Demand for housing surged early in the COVID-19 pandemic amid an exodus from cities to suburbs and other low-density locations as Americans sought more spacious accommodations for home offices and online schooling. The buying frenzy has abated as workers return to offices and schools reopened for in-person learning, thanks to COVID-19 vaccinations.

The median new house price accelerated 18.7% in September to $408,800 from a year ago. Sales continued to be concentrated in the $200,000-$749,000 price range. Sales in the under-$200,000 price bracket, the sought-after segment of the market, accounted for only 2% of transactions.

About 74% of homes sold last month were either under construction or yet to be built. There were 379,000 new homes on the market, unchanged from in August. Houses under construction made up 62.5% of the inventory, with homes yet to be built accounting for about 28%.

Builders are being hamstrung by shortages of key inputs like copper and steel because of strained supply chains. Lumber for framing remains expensive, while labor and some household appliances are also scarce.

The government reported last week that housing starts and building permits fell in September.

At September’s sales pace it would take 5.7 months to clear the supply of houses on the market, down from 6.5 months in August.

(Reporting by Lucia Mutikani; Editing by Chizu Nomiyama)

U.S. consumer spending rises, but inflation eroding households purchasing power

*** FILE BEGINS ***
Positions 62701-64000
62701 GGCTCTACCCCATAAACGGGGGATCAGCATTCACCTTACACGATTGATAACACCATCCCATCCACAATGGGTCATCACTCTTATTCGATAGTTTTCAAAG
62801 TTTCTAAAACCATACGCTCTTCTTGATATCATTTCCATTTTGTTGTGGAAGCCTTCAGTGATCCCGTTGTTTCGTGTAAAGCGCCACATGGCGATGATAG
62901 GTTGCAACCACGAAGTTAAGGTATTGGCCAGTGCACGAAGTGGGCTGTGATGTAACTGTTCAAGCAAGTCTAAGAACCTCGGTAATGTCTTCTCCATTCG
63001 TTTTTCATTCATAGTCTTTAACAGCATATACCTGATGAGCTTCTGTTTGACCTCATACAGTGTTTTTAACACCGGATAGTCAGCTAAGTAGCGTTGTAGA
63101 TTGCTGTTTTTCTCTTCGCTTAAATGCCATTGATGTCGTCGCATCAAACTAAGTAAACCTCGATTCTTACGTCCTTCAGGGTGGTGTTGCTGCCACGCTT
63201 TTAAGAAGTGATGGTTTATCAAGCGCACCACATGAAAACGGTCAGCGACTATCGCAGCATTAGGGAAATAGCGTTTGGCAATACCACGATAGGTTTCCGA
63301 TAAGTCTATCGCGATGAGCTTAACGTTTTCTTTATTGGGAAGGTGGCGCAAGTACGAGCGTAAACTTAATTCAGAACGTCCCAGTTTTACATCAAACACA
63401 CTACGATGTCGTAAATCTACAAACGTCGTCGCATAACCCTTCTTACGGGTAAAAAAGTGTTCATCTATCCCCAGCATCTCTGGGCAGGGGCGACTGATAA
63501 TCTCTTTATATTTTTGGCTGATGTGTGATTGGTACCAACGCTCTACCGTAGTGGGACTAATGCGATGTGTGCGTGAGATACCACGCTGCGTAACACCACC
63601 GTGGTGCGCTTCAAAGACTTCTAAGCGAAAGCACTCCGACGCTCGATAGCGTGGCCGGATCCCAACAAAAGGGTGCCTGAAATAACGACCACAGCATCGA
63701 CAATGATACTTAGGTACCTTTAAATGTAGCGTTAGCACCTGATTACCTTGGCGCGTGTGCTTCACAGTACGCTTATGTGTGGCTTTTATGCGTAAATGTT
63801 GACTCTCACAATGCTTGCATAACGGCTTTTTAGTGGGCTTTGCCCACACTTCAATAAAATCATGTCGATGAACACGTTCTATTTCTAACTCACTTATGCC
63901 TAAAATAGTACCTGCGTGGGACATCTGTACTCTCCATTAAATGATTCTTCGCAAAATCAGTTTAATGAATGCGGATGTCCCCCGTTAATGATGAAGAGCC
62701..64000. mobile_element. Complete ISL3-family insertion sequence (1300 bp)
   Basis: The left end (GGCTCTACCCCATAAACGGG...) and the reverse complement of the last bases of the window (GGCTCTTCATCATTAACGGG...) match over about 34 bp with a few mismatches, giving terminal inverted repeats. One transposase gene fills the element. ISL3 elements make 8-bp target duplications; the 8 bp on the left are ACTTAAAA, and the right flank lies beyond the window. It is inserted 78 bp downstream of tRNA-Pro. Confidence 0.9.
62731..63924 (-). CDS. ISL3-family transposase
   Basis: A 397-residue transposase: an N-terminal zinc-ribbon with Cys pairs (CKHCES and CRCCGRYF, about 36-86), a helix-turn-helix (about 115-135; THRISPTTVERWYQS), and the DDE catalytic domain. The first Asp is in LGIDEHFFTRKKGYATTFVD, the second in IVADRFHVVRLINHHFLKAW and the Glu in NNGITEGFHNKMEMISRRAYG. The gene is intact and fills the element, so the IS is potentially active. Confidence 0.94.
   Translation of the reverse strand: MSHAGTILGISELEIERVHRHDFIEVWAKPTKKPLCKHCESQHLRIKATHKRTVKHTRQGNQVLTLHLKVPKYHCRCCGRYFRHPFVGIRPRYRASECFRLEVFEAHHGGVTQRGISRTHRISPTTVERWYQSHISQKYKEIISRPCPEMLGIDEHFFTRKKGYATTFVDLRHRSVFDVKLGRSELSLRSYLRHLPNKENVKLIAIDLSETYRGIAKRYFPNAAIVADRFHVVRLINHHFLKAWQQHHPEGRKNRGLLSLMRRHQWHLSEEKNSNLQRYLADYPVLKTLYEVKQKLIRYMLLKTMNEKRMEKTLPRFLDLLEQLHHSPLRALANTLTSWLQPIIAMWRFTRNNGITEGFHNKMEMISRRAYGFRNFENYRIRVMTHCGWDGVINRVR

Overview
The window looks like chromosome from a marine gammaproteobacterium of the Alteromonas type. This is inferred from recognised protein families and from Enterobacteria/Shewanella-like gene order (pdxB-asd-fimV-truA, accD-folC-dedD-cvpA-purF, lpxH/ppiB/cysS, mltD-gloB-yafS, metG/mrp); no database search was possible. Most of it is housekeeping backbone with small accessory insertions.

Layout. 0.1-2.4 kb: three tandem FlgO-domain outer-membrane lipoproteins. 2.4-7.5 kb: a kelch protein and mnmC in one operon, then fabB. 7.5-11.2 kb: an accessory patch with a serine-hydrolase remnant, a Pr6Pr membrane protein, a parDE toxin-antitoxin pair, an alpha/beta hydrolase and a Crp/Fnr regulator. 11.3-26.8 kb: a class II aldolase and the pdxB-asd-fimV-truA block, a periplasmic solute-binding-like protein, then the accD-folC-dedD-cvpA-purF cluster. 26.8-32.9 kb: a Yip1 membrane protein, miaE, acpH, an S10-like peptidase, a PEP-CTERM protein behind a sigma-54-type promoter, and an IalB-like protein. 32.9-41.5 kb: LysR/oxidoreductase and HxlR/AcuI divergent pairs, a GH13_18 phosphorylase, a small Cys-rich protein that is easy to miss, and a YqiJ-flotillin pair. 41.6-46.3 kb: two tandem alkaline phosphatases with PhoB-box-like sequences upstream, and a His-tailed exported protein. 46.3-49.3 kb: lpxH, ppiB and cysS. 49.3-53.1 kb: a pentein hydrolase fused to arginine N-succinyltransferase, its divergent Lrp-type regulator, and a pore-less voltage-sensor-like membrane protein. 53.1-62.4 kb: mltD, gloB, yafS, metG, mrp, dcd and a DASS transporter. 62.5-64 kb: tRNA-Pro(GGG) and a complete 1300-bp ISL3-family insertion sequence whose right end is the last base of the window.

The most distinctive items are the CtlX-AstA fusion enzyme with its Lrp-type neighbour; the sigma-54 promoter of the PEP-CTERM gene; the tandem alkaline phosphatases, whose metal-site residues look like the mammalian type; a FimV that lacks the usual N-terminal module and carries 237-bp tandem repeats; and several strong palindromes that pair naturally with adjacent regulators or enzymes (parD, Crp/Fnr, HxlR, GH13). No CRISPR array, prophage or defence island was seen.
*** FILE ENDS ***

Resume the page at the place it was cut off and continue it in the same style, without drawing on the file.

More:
By Lucia Mutikani

WASHINGTON(Reuters) – U.S. consumer spending surged in August, but outlays adjusted for inflation were weaker than initially thought in the prior month, reinforcing expectations that economic growth slowed in the third quarter as COVID-19 infections flared up.

The report from the Commerce Department on Friday, which showed inflation remaining hot in August, raised the risk of consumer spending stalling in the third quarter, even if consumption accelerates further in September. Inflation-adjusted, or the so-called real consumer spending is what goes into the calculation of gross domestic product.

“Third quarter consumer spending is on track for only a scant gain,” said Tim Quinlan, a senior economist at Wells Fargo in Charlotte, North Carolina. “If COVID cases keep falling and sentiment turns positive, there is scope for a more solid finish to this tumultuous year.”